By Rhyman Agaba
Vision Group has offered to train children in agricultural practices free of charge during this year’s edition of the Harvest Money Expo.
David Mukholi, the managing editor of Vision Group and Harvest Money Expo co-ordinator, said children aged between six and 15 will benefit from the training that will be conducted by fellow children who have practical experience in the agricultural field.
“We have a new product. Beginning with this expo, we are going to train children to excite them about farming. Children from Primary One upwards will get free training and will be taught for one-and-a-half hours,” Mukholi said.
He added: “Unlike adults, children will be trained free of charge. All they have to do is pay an entry fee of sh10,000 each and they can come along with their parents and attend the free lessons.”
Adults will be required to pay sh20,000 as entry fee to the expo to enable them take part in agricultural training sessions that will be facilitated by selected experts.
Mukholi made the remarks during a briefing of the expo trainers at Vision Group’s head offices in Industrial Area, Kampala, on Friday.
The three-day expo will take place at Kololo Independence Grounds from February 10-12. It will run from 8:00am to 6:00pm on each of the days.
This is the 7th edition of the Harvest Money Expo and this year’s edition is anchored on the theme; Farming as a business — Post-harvest handling and value addition.
About 25,000 to 45,000 guests are expected at the expo.
The Vision Group CEO, Don Wanyama, advised the trainers to keep their presentations simple to enhance understanding for the majority in the audience, who may not be well-versed with technical terms.
“The most important aspect of communication is simplicity,” he said, adding; “We had an issue of trainers who were using Luganda in the previous expo and some people could not follow.”
Wanyama said when this happens, it becomes a disservice to those in the attendance. The Vision Group boss assured trainers of a good turnout, saying the company’s events management team was working around the clock to fill all the available seats.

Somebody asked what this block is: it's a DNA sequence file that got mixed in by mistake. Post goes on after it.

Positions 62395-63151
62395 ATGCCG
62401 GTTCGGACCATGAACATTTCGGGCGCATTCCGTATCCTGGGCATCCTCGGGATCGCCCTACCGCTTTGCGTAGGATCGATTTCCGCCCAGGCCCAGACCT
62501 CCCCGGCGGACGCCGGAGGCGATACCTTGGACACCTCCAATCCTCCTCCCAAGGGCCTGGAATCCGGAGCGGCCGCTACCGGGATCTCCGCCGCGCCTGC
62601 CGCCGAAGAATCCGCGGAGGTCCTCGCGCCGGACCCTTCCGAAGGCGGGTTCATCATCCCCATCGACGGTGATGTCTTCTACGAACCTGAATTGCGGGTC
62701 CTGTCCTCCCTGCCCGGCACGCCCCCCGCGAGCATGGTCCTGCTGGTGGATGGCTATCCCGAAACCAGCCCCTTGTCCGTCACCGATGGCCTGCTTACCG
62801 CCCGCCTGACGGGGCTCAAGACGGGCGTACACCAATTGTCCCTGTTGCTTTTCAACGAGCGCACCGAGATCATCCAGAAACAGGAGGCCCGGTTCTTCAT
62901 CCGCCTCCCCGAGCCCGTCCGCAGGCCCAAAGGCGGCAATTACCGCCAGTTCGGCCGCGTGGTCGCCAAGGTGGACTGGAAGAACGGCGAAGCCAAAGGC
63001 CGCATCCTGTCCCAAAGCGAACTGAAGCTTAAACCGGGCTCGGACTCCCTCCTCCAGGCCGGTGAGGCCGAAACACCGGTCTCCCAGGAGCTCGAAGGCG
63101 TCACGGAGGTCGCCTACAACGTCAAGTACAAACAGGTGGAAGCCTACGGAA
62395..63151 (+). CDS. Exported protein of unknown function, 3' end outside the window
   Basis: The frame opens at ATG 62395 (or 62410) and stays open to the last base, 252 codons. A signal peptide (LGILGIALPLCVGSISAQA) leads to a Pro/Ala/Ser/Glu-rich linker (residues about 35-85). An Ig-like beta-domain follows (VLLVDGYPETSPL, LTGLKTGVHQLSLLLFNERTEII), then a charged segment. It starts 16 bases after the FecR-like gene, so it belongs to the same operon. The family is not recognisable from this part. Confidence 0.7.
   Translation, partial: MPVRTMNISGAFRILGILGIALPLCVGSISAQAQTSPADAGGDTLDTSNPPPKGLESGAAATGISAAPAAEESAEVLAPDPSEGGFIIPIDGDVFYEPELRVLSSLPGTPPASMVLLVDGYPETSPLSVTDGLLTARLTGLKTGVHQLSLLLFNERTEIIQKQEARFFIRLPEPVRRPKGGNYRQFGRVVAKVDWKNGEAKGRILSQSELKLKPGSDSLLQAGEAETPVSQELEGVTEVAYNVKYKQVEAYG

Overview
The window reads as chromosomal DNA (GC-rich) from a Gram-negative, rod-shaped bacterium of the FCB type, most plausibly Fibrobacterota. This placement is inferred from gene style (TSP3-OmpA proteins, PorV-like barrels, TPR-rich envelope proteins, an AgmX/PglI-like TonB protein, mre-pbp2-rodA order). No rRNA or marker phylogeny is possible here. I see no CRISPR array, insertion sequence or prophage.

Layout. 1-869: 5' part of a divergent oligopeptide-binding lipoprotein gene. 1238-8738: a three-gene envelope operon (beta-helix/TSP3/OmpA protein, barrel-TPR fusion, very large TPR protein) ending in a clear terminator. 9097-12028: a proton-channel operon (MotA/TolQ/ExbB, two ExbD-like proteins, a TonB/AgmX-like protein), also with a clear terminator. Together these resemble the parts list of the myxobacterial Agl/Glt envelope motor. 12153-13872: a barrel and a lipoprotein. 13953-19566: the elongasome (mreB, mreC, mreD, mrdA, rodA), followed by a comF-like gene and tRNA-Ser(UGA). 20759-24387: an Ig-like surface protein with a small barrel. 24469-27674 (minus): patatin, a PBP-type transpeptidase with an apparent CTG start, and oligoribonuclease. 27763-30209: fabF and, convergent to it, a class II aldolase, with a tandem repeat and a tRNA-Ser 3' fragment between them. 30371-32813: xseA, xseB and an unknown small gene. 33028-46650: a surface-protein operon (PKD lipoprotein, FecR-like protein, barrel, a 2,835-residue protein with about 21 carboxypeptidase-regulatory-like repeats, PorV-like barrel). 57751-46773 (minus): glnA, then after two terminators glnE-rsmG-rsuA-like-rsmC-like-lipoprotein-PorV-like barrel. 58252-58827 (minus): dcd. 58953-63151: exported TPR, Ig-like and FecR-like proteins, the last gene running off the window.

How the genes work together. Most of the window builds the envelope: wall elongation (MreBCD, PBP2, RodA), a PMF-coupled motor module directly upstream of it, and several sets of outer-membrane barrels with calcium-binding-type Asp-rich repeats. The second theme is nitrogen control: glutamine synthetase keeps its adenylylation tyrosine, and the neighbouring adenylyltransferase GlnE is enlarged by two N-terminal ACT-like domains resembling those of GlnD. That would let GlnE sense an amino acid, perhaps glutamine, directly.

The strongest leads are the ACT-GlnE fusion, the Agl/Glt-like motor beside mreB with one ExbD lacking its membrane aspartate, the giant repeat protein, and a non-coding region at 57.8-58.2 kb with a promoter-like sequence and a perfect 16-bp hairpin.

“We don’t want you to talk to empty seats. We’re doing everything possible to fi ll those seats. We are already feeling the energy and the vibe,” Wanyama said.
He advised the trainers to evaluate what people may have understood from their previous trainings.
Wanyama said training is a critical part of the expo, without which a critical mass of the attendees would not turn up.
“You grow by empowering others. We are happy that you are ready to share knowledge with the public and we thank you for your involvement,” he said.
During the launch of the expo on Thursday, Wanyama said agriculture experts will conduct sessions on coffee value addition, passion fruits, poultry, piggery, fish farming, banana growing, goat keeping, urban fish farming, bee keeping, rabbit rearing, mushroom growing and how to add value to milk, fruits and herbs, among others.
This year’s expo is sponsored by the Netherlands Embassy, Champrisa International, Engineering Solutions Limited, Uganda Warehouse Receipting System, National Agricultural Advisory Services, agriculture ministry, Pepsi (Crown Beverages) and UpFrontRiella.
Some of the trainers who attended the briefing included Dr Jolly Kabirizi, the executive director of Kyakuwa Farmlocated in Makindye municipality, Wakiso district.
Kabirizi has been a facilitator at the Harvest Money Expo for four editions of the annual event and her expertise is in animal science and agriculture. Other trainers include Mu-Awiya Mukasa of Kalf Rabbitry and Brian Natwijuka, a beef farmer and animal nutritionist.
Trainers call for more time
Some of the facilitators who attended the brief requested for more time during their presentations, saying they spend majority of their allotted time answering questions from the audience, which limits time for what they had prepared to teach.
Robert Sserwanga, one of the trainers, said the move to train children was welcome as they will be given an opportunity to learn from their peers.
Responding to the request for more time, Mukholi advised the trainers to properly manage their time on stage so as to ensure a smooth flow of the day’s programme.
However, they were promised an additional hour instead of the two hours they usually have to present.
Alice Kangave, another trainer, who is an expert in bee keeping from Nakaseke district, advised fellow trainers to be conscious with the choice of language to use while training farmers.
“You should try to balance the languages used while presenting so as not to leave out anyone in the audience,” Kangave said.